Clear out the management myths!
he management theorists have discovered a new wonder weapon: New Work. Pretty much everything to do with agility, the meeting of equals and self-organisation in the widest sense is subsumed under this term. The hope is that this will generate greater innovative energy and enhance companies’ ability to create value, or to put it in a nutshell: New Work is supposed to cure all the painful symptoms of a dysfunctional organisation at a stroke. All the time- and energy-sapping meetings, the corporate policy that devours your creative spark, the never-ending decision-making processes, the silo mentality cemented into people’s heads. The deeper the pain an organisation feels, the more hopeful the New Work promise of being the solution for the digitised, disruption-friendly VUCA age sounds. All the employees are highly motivated to work with each other, focusing on the customer and for the benefit of the enterprise, self-organised, collaborative and in blissfully agile coexistence.
Peace and love and harmony? As if!
There could be no greater error as this level of expectation conceals several fallacies. And whenever a fundamentally good approach runs the risk of turning into a hype, and overblown or even false expectations are invested in it, disappointment is sure to follow.
There are numerous examples showing that New Work offers the potential to have a positive effect on a company’s ability to create value and on it’s vitality. Whether it’s Upstalsboom, a North German hotel chain with over 600 employees, or Semco, a Brazilian industrial heavyweight that introduced unconventional management practices as early as 30 years ago. Or Sparda Bank München with its 290,000 members and 700 staff or Morning Star, the world’s largest tomato processor based in California and with sales of 600 million dollars. As different as the New Work philosophies and practices are — these are all highly successful companies and highly attractive employer brands.
And precisely because New Work contains the seed of a wonderful idea, it is so important to take a close look at what it can achieve and how it has to be embraced to unlock its full potential. It’s time to reveal the biggest New Work misconceptions — raise the curtain!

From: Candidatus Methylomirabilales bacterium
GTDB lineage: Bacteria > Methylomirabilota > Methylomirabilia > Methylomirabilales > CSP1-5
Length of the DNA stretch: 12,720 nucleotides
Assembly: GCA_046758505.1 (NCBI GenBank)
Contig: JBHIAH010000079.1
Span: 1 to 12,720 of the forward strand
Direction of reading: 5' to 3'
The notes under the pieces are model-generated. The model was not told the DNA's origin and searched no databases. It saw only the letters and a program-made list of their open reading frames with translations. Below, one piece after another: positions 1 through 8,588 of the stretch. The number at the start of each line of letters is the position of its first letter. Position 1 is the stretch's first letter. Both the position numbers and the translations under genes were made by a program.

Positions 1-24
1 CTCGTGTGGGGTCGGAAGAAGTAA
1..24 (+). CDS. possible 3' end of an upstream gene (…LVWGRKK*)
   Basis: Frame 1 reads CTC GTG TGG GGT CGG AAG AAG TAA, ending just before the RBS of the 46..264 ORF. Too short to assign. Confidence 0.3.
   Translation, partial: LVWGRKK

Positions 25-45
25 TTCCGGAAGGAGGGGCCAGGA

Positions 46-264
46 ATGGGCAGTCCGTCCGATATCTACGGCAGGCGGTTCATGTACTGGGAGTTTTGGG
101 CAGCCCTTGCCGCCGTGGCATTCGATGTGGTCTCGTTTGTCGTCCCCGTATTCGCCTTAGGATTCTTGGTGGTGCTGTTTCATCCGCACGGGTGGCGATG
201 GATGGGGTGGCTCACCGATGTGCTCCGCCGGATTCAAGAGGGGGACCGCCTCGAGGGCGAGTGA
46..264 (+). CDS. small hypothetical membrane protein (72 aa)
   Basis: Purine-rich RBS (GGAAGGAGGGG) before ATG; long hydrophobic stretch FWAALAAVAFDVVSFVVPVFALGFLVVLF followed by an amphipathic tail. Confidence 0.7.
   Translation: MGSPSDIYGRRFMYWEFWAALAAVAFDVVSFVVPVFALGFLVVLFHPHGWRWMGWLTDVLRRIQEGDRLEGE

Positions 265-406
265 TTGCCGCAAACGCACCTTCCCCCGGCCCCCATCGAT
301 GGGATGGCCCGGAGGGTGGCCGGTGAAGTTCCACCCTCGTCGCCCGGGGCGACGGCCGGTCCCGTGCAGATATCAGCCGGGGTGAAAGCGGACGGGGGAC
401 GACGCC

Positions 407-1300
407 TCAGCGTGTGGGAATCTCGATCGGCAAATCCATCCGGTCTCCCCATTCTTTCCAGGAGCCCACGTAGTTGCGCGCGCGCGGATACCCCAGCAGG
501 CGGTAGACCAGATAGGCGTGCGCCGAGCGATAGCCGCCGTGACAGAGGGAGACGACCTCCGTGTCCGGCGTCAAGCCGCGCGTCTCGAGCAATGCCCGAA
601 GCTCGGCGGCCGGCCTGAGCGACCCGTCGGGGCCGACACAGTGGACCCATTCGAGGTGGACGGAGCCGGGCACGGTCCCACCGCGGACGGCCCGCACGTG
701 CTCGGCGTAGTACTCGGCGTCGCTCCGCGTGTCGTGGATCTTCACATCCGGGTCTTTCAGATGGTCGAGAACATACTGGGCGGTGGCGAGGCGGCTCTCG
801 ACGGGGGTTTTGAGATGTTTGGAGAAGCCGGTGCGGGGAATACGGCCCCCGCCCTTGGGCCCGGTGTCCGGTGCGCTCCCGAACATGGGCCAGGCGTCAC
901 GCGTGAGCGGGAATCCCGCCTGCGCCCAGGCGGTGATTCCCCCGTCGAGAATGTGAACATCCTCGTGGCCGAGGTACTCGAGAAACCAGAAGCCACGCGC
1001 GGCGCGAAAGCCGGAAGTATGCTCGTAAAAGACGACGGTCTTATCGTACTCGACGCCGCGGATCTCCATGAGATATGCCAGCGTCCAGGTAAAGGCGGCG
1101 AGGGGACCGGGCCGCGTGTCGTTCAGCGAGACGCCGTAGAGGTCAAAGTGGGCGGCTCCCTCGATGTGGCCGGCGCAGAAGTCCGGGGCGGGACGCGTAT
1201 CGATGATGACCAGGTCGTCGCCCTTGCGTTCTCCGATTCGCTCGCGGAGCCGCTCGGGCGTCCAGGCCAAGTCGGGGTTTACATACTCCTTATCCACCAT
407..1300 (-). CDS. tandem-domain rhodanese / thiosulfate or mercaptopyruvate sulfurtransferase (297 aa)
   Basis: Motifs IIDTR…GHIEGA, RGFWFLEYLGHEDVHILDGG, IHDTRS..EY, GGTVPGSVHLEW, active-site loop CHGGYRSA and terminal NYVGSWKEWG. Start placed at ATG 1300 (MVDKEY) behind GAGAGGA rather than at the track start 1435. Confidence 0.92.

Misconception No. 1: New Work is like a pill you swallow that makes everything better
Firstly: There is no one single New Work. The avenues leading to the world of New Work are as diverse as the people and organisations that populate them. Whether project management approaches such as scrum, innovative organisational systems such as holacracy or a managerial mission statement that puts the focus on keeping employees happy — there is no right or wrong. Every organisation is invited to find the right approach and the right route for itself.
This requires a very precise diagnosis of the problem. What are the perceived dysfunctionalities of the organisation? What attitudes and behaviour patterns are exhibited by managers and employees? What are the unspoken dogmas that pervade the organisation? And also: What role do the perceived dysfunctional behaviour patterns play?
Does that sound like hard work? That’s because it is! At the same time, this analysis is an important factor in the success of New Work. Because in the long run, superficial treatment of the symptoms helps nobody. To enable New Work to be successful, we must not lose sight of the causes of dysfunctional patterns of behaviour, and for this a collective process of reflection is required. This often automatically provides the answer to the question of what the next step on the way should be because the process as such activates the collective intelligence of the organisation.
New Work is therefore no quick “down pill and all better” approach. Rather the process resembles that of a physiotherapist who supports the self-healing process of the organism with patience, precise observation and constant intervention.
Misconception No. 2: New Work is quick and easy to learn